Intro

The Liquid Camera is a web application, called “liquid.js”. There – users can take a picture with their webcam or drag and drop some pictures into this application. One can apply different filters and share the process and the result live with some other devices e.g. a mobile phone or another computer.

The goal of our project was to get an insight in the field of image processing. This means one has to understand how a image is stored and how one can alter its information to obtain certain effects e.g. grayscale or blur. To test the knowledge filters should be written with javascript hence they can be run on an ordinary browser.

RGB

How are images stored on a computer?

Images are actually a long string of numbers between 0 and 255:
192 213 135 255 2 0 200 255 ...

Four of them in a row define one pixel:
192 213 135 255 2 0 200 255 ...

They describe the following things:

Position Number Meaning
1 192 The intensity of red
2 213 The intensity of green
3 135 The intensity of blue
4 255 The alpha value (transparency of the pixel)

Kernel

A kernel, in maths also known as matrix, is in our case of use a rectangular array of numbers:

Picture: Kernel of our horizontal sobel filter.


We used it to change the pixels not on itself but also on the surrounding pixels:

Picture: http://machinelearninguru.com/_images/topics/computer_vision/basics/convolution/1.JPG, 15.09.2018, edited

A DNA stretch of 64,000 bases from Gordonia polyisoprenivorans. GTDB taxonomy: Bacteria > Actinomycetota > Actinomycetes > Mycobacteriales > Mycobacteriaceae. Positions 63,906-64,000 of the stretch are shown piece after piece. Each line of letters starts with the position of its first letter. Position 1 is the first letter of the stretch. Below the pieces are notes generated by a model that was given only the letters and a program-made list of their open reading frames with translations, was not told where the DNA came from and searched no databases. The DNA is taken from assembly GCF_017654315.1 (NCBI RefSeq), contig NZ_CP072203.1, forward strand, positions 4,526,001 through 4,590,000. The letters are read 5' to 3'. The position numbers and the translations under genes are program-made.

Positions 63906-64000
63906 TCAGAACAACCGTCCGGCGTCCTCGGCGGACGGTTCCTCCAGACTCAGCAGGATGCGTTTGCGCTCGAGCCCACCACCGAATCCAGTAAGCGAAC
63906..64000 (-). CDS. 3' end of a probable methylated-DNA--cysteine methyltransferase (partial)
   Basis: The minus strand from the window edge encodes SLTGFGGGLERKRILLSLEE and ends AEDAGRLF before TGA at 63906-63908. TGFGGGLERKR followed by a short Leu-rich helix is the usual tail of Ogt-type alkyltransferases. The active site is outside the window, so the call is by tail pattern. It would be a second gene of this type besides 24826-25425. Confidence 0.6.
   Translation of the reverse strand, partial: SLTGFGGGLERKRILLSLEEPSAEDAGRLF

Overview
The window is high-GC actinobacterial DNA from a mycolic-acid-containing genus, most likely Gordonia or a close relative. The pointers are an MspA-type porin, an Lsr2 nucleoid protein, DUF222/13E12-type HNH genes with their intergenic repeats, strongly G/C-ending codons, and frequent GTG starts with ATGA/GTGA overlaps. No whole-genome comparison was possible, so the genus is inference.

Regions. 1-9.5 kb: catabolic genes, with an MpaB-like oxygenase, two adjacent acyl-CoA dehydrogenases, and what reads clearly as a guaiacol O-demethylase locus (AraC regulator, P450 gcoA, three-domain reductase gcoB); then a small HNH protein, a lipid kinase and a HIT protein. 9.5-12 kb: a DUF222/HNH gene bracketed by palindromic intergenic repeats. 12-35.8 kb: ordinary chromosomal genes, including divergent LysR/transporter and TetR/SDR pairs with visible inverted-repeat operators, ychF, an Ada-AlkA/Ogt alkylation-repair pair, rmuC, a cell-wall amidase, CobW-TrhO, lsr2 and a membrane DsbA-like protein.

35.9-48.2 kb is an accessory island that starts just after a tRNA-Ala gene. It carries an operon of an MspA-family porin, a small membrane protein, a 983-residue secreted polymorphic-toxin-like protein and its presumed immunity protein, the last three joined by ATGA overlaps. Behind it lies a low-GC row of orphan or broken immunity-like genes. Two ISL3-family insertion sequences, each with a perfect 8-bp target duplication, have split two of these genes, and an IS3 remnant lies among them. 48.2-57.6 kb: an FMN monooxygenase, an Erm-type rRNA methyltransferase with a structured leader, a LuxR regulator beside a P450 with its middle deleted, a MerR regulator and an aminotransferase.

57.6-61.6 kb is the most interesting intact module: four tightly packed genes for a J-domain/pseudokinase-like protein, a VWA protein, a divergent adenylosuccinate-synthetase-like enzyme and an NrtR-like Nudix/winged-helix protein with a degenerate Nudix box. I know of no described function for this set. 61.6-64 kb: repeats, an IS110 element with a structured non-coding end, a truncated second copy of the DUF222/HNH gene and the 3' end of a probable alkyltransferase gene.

To understand it better, a small example:

Picture: Example from our presentation.

Examples

You can find all important filters with their formula in our Poster.

Original


Picture: http://zyzixun.net/data/out/72/3412963-fruits-wallpapers.jpg, 12.09.2018

RGB

In this filter, you can define, which color(s) you want to see.

Greyscale

Threshold

Negative (Invert)

Contrast

Darker & Brighter

Sobel (Detect Edges)

Ascii (Pixel replaced by Letters)

Conclusions

We successfully learned to code and understand image processing filters. Not only the basic filters which modify the colours of each pixel, basing the computation only on the pixel itself, but also more complex filters whose computation is based on kernel multiplications which take the surrounding pixels into account. These advanced filters can sharpen or blur an image and even highlight edges which are vital for advanced algorithms, e.g. face recognition.

Media

PWC Promo